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The 10 Worst Johnny Depp Movies

08 September 2016 | Features, Film Lists | by Grace Fenlason

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Johnny Depp stepped onto the big screen in 1984’s “Nightmare on Elm Street” and ever since then he’s been a staple on the small and the big screen starring in huge franchises, such as “Pirates of the Caribbean” and “Alice in Wonderland”, and smaller cult films such as “Cry-Baby” (1990) and “Benny & Joon” (1993).

However, for all the great Depp movies, there are just as many terrible ones. For every “Ed Wood” (1994) and “What’s Eating Gilbert Grape?” (1993) there’s a “Transcendence” (2014) or “The Tourist” (2010), and for every “Edward Scissorhands” (1990) there’s a “Dark Shadows” (2012). And of course, for every first three “Pirates of the Caribbean” films, there is a fourth (and maybe a fifth).

For many of these, Depp starred in ill-fated remakes or reprises of older movies and series that were going to be terrible anyway, but Depp does little to improve upon them.

Almost all of these movies were originally based on books, television shows, comics, and even other movies, but their cheesy and sloppy plots, coupled with their ill-fated casting of Depp in lead roles, led to their demise. Unfortunately, good Depp movies are getting fewer and farther between.

 

10. Charlie and the Chocolate Factory (2005)

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The new “Charlie and the Chocolate Factory” starred a young Freddie Highmore as Charlie Bucket and Depp as Willy Wonka. It had all the elements of the classic Wonka story: the entitled young contest winners, the humble and charming Charlie, the magnificent candy factory, and even the Oompa Loompa workers.

The only part that was missing was the actual Wonka character. Although this seemed like a positive remake, Depp’s character was just plain awful, stunting the movie in an irreversible way.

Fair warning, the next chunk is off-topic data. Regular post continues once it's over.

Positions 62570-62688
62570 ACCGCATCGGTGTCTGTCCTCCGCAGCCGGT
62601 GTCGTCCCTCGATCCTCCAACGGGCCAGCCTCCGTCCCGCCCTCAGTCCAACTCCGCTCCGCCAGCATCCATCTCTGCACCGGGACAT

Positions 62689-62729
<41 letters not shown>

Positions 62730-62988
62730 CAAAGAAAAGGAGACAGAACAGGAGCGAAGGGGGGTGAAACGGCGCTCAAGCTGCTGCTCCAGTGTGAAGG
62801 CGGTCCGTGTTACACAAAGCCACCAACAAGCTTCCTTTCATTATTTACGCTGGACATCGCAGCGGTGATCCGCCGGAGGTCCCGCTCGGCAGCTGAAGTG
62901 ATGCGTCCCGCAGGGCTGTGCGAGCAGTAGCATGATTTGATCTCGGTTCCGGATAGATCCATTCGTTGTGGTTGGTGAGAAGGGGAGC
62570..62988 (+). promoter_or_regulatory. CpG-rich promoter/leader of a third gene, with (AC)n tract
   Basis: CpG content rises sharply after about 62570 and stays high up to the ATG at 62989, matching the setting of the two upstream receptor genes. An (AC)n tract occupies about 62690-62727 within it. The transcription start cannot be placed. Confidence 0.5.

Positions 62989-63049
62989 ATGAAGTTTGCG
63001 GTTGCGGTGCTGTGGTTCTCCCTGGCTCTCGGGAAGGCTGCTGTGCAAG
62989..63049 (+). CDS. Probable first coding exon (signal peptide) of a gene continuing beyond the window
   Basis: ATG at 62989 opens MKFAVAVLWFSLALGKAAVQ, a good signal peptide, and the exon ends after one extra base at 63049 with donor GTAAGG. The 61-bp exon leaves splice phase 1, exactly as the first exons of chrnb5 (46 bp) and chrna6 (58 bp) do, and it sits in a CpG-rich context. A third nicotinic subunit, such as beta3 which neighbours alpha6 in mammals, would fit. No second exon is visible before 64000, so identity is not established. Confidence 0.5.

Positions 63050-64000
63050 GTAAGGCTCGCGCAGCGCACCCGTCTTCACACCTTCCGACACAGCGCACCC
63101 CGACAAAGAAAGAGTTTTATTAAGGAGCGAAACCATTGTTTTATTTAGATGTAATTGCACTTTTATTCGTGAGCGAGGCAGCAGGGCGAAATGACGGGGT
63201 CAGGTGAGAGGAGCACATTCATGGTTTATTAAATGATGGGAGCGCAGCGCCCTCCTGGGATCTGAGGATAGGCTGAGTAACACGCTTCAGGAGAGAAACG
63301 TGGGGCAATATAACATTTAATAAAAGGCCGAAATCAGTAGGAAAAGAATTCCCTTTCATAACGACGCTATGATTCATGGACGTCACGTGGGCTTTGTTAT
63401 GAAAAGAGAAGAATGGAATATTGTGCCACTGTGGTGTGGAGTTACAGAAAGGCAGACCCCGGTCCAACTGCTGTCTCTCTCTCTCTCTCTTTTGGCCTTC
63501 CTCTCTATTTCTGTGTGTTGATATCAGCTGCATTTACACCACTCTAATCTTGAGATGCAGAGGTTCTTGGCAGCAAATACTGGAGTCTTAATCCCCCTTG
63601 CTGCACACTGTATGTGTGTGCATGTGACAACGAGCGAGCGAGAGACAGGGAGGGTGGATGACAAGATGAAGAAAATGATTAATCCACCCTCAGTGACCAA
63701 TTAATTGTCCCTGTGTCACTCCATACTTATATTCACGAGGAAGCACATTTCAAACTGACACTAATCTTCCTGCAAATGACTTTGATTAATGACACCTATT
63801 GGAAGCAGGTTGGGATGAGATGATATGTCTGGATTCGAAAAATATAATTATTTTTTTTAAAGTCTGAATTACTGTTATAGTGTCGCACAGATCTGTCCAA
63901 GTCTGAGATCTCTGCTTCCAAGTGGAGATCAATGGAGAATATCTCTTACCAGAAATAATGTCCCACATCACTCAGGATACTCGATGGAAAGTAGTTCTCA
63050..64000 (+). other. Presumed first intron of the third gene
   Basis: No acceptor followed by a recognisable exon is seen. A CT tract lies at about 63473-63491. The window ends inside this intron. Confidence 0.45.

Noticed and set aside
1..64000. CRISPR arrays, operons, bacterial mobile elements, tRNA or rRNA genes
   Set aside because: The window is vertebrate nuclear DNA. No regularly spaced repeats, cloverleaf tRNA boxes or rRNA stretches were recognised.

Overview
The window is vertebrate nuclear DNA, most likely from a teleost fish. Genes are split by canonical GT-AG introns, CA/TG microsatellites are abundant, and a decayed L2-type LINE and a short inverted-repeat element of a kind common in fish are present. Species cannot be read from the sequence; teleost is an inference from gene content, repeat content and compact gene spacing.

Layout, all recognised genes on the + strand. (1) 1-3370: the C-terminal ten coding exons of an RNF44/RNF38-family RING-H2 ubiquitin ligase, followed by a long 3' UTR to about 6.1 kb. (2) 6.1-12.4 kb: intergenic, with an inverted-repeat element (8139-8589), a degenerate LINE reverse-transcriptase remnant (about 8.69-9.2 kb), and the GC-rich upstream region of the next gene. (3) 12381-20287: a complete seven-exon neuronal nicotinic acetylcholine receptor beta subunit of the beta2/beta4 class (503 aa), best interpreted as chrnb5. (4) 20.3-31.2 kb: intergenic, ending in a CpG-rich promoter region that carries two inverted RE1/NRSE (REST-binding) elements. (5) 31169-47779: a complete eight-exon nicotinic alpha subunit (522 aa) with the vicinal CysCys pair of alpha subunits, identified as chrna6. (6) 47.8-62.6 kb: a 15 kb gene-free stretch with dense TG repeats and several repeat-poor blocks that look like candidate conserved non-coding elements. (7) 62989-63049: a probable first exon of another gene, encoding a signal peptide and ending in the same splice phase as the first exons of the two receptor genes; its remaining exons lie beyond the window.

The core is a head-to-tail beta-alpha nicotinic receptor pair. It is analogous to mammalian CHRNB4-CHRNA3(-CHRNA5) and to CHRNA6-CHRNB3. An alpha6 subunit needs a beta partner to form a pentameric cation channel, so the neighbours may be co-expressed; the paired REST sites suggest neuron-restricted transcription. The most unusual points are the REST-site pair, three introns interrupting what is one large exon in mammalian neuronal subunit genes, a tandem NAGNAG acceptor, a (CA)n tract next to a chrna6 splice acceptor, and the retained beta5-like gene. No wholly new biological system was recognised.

It’s hard to compete with the humor and prestige of Gene Wilder for this role and it seems as if Depp attempted to make his own character. Instead of the iconic and sweet Wonka, Depp’s character isn’t funny or kooky; he’s awkward and uncomfortable, stunting the whole film. Wilder even reportedly did not want to see the film and called it “an insult.”

Ann Hornaday of The Washington Post said of Depp’s acting: “Depp seems to be straining so hard for weirdness that the entire enterprise begins to feel like those excruciating occasions when your parents tried to be hip. Aside from Burton’s usual eye-popping direction, the film’s strenuous efforts at becoming a camp classic eventually begin to wear thin.”

 

9. Alice in Wonderland (2010)

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This remake of the classic “Alice in Wonderland” Disney movie, based on the Lewis Carroll book, was about Alice in her teenage years. Alice (played by Mia Wasikowska) is at her own engagement party when she spots the White Rabbit whom she remembers from her childhood. She tumbles down the rabbit hole and reunites with the Mad Hatter (played by Depp) and the Cheshire Cat (voiced by Stephen Fry). She sets off with a group of classic characters to defeat the Red Queen (Helena Bonham Carter).

Visually, it’s enjoyable; it takes nostalgic images and induces them with an acidic stoner-like psychedelic imagery. But that doesn’t stop the plot and dialogue from being messy and garbled, and not in a good “Lewis Carroll” sort of way.

The Mad Hatter, which in earlier versions is kind of a frantic but lovable character, ends up being a little scary here. Burton and Depp have discussed in interviews how they tried to humanize Depp’s character, including using two different accents to showcase different parts of his personality (the gentle English accent as the “nice” him and the rough Scottish accent as the “mean” him). They also decided to make him have orange hair to signal the mercury poisoning common of hatters in that period.

Depp said he believes the character “was poisoned … and it was coming out through his hair, through his fingernails and eyes.” All of this ended up being overkill. Both Depp and Burton made this character into more of a caricature than an actual character.

 

8. The Rum Diary (2011)

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“The Rum Diary”, based on the Hunter S. Thompson novel written in the early 1960s and published in 1998, is about a disenchanted journalist named Paul Kemp (played by Depp) who takes a job in Puerto Rico.